“Grey’s Anatomy” Goes Downhill in Its 17th Season

*Contains Spoilers for “Grey’s Anatomy” Season 17*

Most fans would agree that “Grey’s Anatomy,” now on its 17th season, is no longer as entertaining or engaging as it was in its first few seasons. At this point, I’m really just watching because, after investing the time to watch the 16 previous seasons, I want to see what happens to the characters next. But this season focuses heavily on Covid-19 and for me, it’s not working. 

I understand the importance of acknowledging the pandemic, especially for a medical drama with so many viewers. However, after a year of so much death and hardship in real life, I want to be able to turn to television as an escape. Unfortunately, “Grey’s Anatomy” only ends up making me feel worse.

First, the timeline of the show does not align with real life. Normally, I would not have a problem with this, but because the situation in the United States seems to be improving, it can be disheartening to not see this progress on-screen. While Covid-19 cases have been steadily declining in the United States since January, and vaccines are becoming widespread, there is reason for optimism in the U.S. But the show has not yet reflected that. This season, the protagonist Meredith Grey (Ellen Pompeo) became extremely sick with Covid-19, and only woke up from a coma in the most recent episode. I think the intensity of Covid-19 in this season of “Grey’s Anatomy” is important because it ensures viewers understand the gravity of the pandemic, and yet, it can still be upsetting to watch at times. I watch TV as a way to temporarily pause reality. But somehow, the devastation of the outside world follows me into my “Grey’s Anatomy” viewings. 

Additionally, the heavy focus on Covid-19 leaves little room for stories involving other medical issues. Usually, the intense and surprising medical storylines add to why I enjoy the show so much, but now it feels as though all I am seeing in terms of medicine is Covid-19, with the occasional alternative disease or injury.   

In Meredith’s comatose state, she imagines resting on a beach, while many of the characters who died previously in the show visit her. Getting to see the return of some of my favorite characters, such as Derek Shepherd (Patrick Dempsey) and George O’Malley (T.R. Knight), brought me joy. Still, knowing they are dead and can’t actually come back into Meredith’s life dampened my excitement. Fortunately, in an upcoming episode, April Kepner (Sarah Drew), a living character who left a few seasons ago, will make an appearance, so I am looking forward to that. But of course, one thing that would drastically improve this season would be if beloved character Cristina Yang (Sandra Oh) returned, even if only for one episode. 

Despite trying to reflect the gravity of the pandemic, I believe that the show writers should try to make the show as positive as possible. With so much devastation in the real world, more light-hearted and happy storylines could be very enjoyable. Instead, they killed off one of the few remaining characters that I genuinely liked, Andrew Deluca (Giacomo Gianniotti). Deluca joined the show in season 11 and in recent seasons has had quite a serious relationship with Meredith. Last season, Deluca was struggling with bipolar disorder and it wasn’t until season 17 that he was back at work, confident in his abilities as a surgeon and with the support of his friends and family. Watching Deluca grow and overcome so many difficulties was encouraging and inspiring, which made his death that much more heartbreaking. Given the state of the pandemic, seeing a fan-favorite character killed off so abruptly felt cruel.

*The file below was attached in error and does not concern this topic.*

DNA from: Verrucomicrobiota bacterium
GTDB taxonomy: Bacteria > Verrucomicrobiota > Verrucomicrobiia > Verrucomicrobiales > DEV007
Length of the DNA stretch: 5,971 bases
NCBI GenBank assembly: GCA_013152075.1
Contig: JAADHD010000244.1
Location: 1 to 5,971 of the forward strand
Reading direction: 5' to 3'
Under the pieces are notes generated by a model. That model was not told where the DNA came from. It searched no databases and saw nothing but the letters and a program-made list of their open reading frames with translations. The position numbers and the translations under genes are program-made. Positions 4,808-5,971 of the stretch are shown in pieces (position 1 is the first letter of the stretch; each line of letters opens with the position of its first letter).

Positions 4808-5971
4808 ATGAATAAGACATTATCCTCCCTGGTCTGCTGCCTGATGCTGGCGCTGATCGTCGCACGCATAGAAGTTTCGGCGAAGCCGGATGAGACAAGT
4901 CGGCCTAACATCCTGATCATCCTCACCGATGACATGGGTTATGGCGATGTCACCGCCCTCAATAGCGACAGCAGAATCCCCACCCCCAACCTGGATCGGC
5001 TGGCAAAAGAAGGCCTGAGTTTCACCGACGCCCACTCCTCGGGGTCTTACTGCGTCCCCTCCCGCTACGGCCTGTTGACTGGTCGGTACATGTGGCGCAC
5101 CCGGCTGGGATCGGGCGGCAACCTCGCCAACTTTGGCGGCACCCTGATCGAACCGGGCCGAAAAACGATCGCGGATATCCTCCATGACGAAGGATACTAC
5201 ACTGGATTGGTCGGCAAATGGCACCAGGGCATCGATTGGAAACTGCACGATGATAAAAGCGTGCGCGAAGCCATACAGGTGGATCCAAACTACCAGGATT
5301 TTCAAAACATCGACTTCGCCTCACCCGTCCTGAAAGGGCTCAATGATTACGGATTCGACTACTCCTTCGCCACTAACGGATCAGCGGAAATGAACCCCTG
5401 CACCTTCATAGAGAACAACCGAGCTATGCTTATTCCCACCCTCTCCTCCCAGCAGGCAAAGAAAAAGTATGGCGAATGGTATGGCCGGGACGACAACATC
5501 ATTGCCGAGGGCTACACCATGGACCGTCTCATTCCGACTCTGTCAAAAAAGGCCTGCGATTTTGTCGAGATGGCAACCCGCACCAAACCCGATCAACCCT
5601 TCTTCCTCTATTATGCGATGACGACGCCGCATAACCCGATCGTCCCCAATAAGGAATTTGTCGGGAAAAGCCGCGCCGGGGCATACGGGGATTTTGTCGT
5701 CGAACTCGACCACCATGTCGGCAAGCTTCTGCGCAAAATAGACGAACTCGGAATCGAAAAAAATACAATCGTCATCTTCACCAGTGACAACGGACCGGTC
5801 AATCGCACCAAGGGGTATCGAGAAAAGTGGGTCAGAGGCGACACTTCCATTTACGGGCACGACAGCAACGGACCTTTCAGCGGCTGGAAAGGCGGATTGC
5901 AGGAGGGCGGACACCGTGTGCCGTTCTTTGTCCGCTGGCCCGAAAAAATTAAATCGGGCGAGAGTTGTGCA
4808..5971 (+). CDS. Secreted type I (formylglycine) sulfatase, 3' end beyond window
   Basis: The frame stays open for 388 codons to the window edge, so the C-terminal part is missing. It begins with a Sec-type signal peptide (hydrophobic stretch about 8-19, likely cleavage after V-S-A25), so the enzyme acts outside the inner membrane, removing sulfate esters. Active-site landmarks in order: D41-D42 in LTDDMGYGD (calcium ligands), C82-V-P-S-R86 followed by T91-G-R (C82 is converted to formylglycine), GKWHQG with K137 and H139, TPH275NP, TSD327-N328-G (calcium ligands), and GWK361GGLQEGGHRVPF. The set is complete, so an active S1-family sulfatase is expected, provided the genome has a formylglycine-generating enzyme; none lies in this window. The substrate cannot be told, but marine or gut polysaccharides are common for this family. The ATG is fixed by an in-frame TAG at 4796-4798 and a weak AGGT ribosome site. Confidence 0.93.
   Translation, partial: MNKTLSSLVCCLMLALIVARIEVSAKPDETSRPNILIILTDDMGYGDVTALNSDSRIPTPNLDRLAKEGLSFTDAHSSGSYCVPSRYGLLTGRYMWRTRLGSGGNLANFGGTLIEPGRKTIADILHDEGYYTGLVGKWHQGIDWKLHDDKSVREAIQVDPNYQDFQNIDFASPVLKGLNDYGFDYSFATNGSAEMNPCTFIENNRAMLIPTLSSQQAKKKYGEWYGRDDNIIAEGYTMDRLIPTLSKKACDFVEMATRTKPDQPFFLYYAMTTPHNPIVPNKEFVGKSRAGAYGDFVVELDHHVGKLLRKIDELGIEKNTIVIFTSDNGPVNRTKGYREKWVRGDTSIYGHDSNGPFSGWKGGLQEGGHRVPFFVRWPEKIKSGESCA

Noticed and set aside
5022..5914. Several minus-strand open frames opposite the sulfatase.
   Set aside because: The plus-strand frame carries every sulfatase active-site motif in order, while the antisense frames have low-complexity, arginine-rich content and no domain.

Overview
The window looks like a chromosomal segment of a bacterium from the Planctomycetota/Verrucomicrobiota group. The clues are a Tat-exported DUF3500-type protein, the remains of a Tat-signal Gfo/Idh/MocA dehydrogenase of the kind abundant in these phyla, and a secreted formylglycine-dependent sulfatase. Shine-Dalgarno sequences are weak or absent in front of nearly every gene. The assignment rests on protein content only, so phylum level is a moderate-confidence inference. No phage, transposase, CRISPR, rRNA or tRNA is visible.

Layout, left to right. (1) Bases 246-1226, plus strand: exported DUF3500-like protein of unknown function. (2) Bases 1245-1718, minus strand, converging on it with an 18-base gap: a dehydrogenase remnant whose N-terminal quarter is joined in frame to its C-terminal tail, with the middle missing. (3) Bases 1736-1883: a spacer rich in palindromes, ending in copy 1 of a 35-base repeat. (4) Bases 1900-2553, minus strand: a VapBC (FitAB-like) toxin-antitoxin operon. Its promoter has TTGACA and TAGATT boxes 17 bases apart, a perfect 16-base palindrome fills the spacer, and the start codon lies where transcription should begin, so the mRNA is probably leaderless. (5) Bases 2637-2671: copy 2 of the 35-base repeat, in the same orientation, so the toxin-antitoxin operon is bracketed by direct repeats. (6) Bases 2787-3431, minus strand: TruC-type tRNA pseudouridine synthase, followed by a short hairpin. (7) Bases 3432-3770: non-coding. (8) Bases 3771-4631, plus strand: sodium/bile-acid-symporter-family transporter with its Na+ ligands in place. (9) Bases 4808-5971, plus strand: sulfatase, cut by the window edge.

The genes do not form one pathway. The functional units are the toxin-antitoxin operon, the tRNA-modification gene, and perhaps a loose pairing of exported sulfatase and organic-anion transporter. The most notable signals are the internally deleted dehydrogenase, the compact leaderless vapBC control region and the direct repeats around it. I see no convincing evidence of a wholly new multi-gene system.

Only three of the original cast members are left — Meredith Grey, Miranda Bailey (Chandra Wilson) and Richard Webber (James Pickens Jr.) — and I would say there are only four other characters who have been on the show long enough for me to feel truly invested in their success. Some of the newer characters have been good additions, such as Levi Schmitt (Jake Borelli) and his powerful coming out story and Atticus Lincoln (Chris Carmack) who has been a love interest for Amelia Shepherd. However, because the cast has changed so drastically since the pilot, it feels like a different show. It is clear that the writers are trying to get the audience to like the new characters as much as we did the older characters, but I just don’t think it’s possible. 

The main appeal of “Grey’s Anatomy” when I started it was the show’s unrealistic yet addicting character-driven drama. Recent seasons, especially Season 17, do not have the same type of engaging storylines as before. All of my favorite couples broke up seasons ago, and that is if the characters are still on the show, which most of them aren’t. I watch the show every week, but I no longer even wonder — or really care — what is going to happen next. 

“Grey’s Anatomy” is the longest-running medical drama on television, and I have been a fan for many years. However, even as someone who loves the show, I think this season should be the last. Bringing back old characters and facing a global pandemic seems like a satisfying enough end to the iconic series. If the show continues, I fear that it can only go downhill.